When June rolls around I eagerly and impatiently await the arrival of delicious garlic scapes in our Quebec farmer’s markets. To think that only a few years ago I had yet to discover this wild-looking stalk which has become one of my favorite vegetables! Sadly still unknown by many, garlic scapes are the curly stem, along with its small flower bud, that grows from garlic bulbs. They are usually cut off and harvested before they flower in order to allow the bulbs to grow more flavorful. I felt it was important to introduce you to them because not only are they incredibly tasty, but if they remain unknown, thousands of garlic scapes grown in Quebec each year will end up back in the field to be composted thus further contributing to our growing food waste problem.
Taste, Texture and Availability
When compared to garlic, garlic scapes are much more delicate in flavor, they are easier to digest and when consumed cooked, you won’t have to worry about fending off vampires! They taste like asparagus lightly seasoned with garlic and their texture reminds me that of green beans. They are normally available in Quebec from mid-June until the end of August, so definitely do not miss your chance to finally get to discover and taste them this year! At the beginning of the season, the scapes are even more tender and addictive!
How to Prepare Them?
Garlic scapes are very versatile, fully edible and can be consumed both raw and cooked. You can easily use them to replace garlic in any recipe, as well as steam them, add them to a vegetable stir fry or omelet, use them as a pizza topping or even to turn them into a dip. My personal favorite ways to prepare them are by grilling them whole, simply tossed with a little olive oil, salt and pepper, or by blitzing them into a chimichurri sauce where I replace the garlic and shallots in the original recipe with finely chopped garlic scapes. These two very simple and easy ways to prepare them have been instrumental in turning many of my guests into garlic scape addicts! You can also revamp your favorite pesto recipe by replacing the garlic and up to half of the basil with these tasty strings. Don’t forget to make a little extra to freeze so you can get to relive summer memories throughout the year.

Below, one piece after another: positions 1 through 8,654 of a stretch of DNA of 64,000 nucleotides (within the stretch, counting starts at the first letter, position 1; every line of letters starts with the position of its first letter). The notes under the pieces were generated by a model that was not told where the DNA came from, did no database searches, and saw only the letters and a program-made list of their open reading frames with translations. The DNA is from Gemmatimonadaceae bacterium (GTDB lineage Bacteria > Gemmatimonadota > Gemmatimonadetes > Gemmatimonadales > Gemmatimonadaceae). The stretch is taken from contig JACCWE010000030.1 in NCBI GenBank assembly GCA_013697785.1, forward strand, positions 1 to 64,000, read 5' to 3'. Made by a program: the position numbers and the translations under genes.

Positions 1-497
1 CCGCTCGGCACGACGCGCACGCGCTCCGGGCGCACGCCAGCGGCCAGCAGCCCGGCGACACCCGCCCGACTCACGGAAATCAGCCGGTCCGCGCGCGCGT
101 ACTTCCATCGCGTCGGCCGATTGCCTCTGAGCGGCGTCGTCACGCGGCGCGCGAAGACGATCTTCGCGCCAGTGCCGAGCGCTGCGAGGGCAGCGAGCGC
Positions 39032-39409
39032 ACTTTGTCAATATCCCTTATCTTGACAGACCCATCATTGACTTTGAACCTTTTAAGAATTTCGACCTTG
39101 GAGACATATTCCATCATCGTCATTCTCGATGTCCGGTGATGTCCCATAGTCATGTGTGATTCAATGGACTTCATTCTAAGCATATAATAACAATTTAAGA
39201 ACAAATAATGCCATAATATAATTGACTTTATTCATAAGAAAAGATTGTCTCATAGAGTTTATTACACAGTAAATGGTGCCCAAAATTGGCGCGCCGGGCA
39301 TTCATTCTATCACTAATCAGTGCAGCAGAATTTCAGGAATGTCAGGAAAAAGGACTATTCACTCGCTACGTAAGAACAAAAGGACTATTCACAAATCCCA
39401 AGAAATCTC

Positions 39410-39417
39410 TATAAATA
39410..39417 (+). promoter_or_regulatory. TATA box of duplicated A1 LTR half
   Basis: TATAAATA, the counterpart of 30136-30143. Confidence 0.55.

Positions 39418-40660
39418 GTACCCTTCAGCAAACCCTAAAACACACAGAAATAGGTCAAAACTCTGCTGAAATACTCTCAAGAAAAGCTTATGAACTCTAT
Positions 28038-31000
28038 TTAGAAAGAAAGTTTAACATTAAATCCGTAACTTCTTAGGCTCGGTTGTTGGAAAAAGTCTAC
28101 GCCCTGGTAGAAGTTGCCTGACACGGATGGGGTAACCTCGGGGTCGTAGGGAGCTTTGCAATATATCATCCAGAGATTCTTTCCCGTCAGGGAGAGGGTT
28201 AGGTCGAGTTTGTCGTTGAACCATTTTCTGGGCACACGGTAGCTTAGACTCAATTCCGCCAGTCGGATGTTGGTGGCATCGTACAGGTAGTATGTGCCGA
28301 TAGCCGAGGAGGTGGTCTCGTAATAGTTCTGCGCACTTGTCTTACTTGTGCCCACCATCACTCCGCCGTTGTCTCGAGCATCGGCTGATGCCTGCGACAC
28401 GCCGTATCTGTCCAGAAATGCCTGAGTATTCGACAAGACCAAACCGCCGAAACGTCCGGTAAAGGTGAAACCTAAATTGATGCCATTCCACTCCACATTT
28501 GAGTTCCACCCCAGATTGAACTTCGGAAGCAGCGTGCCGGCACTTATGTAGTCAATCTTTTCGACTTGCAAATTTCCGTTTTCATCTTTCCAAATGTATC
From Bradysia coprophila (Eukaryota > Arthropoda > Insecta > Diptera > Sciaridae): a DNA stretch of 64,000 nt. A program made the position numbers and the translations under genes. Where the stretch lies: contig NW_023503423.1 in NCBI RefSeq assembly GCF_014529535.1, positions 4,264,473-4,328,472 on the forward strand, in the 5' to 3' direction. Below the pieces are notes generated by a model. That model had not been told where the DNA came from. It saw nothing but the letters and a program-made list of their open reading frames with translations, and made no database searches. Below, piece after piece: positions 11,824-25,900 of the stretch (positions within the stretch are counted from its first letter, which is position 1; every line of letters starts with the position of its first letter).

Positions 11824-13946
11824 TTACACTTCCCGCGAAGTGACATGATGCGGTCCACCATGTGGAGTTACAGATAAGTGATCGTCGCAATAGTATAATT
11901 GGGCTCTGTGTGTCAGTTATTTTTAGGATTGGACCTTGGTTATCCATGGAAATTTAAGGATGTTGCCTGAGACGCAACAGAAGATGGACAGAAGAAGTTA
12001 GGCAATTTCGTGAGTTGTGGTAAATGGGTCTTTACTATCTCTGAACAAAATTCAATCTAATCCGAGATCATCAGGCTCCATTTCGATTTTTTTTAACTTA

Nutritional Benefits and Storing Tips
Like most vegetables garlic scapes are also very low in calories, offering roughly 30 calories per 100 gram serving. They are a good source of fiber, vitamins A and C, in addition to being rich in antioxidants.
Because garlic scape season is very short, if you see them the next time you’re at your farmer’s market don’t hesitate to buy a bunch. They keep very well in the refrigerator, easily up to a month when stored in brown paper bags, and can also be stored in Mason-type jars and kept in the freezer for up to a year. Here’s one of my favorite tips for freezing them without the stalks all sticking together: place the scapes on a baking sheet making sure that they don’t overlap, let them freeze for a few hours and them transfer them to an airtight container or bag.